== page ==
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[ISN] Desktop security eases into place


By Jason Miller
January 21, 2008

With a Feb. 1 deadline approaching, some federal agencies are finding it 
easier than they anticipated to implement a new governmentwide software 
security policy. According to the policy, they must configure the 
majority of their desktop computers using standard software security 
settings, commonly referred to as the Federal Desktop Core Configuration 

Ken Page, Microsofts FDCC program manager, said the company is working 
with 25 agencies to install the core configuration on desktop computers 
running Microsoft Windows XP and Vista. Most agencies arent having any 
major problems, he said.

In addition to the Feb. 1 deadline, the Office of Management and Budget 
and the National Institute of Standards and Technology extended a 
deadline to March 31 for agencies to produce detailed technical reports 
on their FDCC work. OMB said the Feb. 1 deadline is still in effect. 
Agencies must complete their configuration work or show progress by that 

OMB has been tracking agencies progress toward compliance with the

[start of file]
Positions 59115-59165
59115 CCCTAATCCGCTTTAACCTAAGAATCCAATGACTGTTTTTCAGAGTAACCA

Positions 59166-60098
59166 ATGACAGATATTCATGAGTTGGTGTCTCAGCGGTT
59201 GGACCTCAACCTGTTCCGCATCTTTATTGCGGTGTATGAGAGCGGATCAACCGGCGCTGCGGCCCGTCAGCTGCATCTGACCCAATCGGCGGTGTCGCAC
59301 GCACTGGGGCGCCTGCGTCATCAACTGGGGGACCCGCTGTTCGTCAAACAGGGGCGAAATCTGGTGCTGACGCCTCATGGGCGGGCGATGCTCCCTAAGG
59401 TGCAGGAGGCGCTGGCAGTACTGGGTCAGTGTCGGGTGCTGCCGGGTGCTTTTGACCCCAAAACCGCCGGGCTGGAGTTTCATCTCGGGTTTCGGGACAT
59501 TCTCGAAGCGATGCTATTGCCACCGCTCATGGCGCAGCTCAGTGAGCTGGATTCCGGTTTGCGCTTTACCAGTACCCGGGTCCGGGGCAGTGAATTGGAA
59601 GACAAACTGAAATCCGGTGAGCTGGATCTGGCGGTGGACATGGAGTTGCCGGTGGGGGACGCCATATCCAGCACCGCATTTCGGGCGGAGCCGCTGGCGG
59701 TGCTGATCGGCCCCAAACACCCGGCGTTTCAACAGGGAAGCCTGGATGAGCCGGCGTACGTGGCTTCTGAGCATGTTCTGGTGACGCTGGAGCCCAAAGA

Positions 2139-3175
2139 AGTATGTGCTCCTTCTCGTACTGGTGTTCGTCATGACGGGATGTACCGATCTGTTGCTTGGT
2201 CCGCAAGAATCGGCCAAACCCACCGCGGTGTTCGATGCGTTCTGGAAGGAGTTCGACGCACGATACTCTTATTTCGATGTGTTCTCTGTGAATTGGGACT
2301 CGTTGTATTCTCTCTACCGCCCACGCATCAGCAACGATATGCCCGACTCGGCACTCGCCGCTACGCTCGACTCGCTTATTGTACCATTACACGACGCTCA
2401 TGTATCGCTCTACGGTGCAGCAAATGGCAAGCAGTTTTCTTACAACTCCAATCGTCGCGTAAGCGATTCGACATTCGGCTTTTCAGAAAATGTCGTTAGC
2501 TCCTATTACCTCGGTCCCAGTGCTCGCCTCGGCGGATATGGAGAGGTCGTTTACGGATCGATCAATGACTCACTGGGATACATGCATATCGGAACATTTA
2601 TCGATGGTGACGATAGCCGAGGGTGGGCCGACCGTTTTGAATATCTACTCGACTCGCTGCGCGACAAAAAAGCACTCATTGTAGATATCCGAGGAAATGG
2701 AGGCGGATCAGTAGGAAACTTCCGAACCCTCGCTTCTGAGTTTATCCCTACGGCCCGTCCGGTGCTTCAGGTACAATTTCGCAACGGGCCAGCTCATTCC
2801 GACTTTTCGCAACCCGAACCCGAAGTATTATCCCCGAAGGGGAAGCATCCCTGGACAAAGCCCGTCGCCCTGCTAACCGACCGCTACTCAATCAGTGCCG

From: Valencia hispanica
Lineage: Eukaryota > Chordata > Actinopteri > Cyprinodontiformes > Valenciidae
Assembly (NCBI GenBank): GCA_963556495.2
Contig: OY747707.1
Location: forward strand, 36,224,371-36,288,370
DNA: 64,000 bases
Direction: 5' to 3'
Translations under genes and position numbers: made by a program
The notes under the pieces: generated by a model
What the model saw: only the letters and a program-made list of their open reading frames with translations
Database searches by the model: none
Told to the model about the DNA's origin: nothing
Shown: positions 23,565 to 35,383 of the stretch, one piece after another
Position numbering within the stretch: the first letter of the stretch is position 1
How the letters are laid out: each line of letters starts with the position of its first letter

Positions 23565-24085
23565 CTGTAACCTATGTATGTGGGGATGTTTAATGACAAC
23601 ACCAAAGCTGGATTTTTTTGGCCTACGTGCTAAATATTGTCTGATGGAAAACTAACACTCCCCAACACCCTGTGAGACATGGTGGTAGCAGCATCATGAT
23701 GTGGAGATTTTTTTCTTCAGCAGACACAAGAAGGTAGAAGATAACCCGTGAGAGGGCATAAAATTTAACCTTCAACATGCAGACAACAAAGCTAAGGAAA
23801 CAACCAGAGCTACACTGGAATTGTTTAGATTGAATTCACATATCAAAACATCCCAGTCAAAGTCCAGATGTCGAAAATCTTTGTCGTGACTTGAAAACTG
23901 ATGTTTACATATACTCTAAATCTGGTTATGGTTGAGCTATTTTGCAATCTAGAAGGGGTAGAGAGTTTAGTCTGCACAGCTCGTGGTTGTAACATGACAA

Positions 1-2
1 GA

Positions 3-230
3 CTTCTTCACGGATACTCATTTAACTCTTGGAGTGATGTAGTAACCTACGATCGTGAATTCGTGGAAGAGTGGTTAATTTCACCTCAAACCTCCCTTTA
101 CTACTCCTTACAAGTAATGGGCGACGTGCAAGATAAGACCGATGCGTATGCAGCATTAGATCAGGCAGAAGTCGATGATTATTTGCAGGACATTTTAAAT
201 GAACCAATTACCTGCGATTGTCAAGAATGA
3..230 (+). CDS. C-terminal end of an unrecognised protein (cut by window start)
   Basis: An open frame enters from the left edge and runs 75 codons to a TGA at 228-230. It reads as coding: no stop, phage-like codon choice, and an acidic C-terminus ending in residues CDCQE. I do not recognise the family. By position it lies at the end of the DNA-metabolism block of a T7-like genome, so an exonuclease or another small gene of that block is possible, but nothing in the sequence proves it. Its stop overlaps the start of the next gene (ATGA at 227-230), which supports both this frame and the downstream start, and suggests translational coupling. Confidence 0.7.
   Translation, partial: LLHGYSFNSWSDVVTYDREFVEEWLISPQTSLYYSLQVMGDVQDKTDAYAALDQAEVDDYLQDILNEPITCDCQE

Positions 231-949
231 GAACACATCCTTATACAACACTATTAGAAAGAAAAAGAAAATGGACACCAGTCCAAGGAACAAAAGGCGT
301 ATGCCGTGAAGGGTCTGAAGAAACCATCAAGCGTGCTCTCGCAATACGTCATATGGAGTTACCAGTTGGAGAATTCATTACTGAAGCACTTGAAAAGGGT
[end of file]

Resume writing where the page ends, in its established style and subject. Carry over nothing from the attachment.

secure configuration standard using the agencys quarterly management 
score card process, said Karen Evans, OMBs administrator for information 
technology and e-government. Evans could not provide a detailed status 

The March 31 deadline will give agencies additional time to procure 
Secure Content Automation Protocol (SCAP) tools as they become available 
from NIST, said Matt Barrett, senior computer scientist and information 
security researcher at NIST, who works on the FDCC program.

Such technical tools provide proof that computers have the proper 
security settings.

Agencies need time to become familiar with SCAP-based configuration 
scanners and to scan, aggregate, analyze and submit SCAP results files, 
Barrett said.

NIST expects to have SCAP validation tools ready for agencies to use by 
Feb. 1, said Peter Mell, who leads NISTs SCAP project.

There is a risk for agencies that use nonvalidated tools, Mell said. 
They can either accept the risk or manually check the configurations. 
Knowledgeable staff members can perform the configuration checks 
manually without the tools, he said. Complying with FDCC policy should 
pose few technical problems, industry and government officials said.

There are no real challenges to building [operating system software] 
images and rolling them out, Page said. Most agencies removed the 
[system] administrative privileges, and that eliminated 90 percent of 
all application-compatibility issues.

Page said the FDCC policys mandatory security settings dont prevent 
applications from running. In some cases, agencies want to use a higher 
level of encryption that the FDCC requires, he added.

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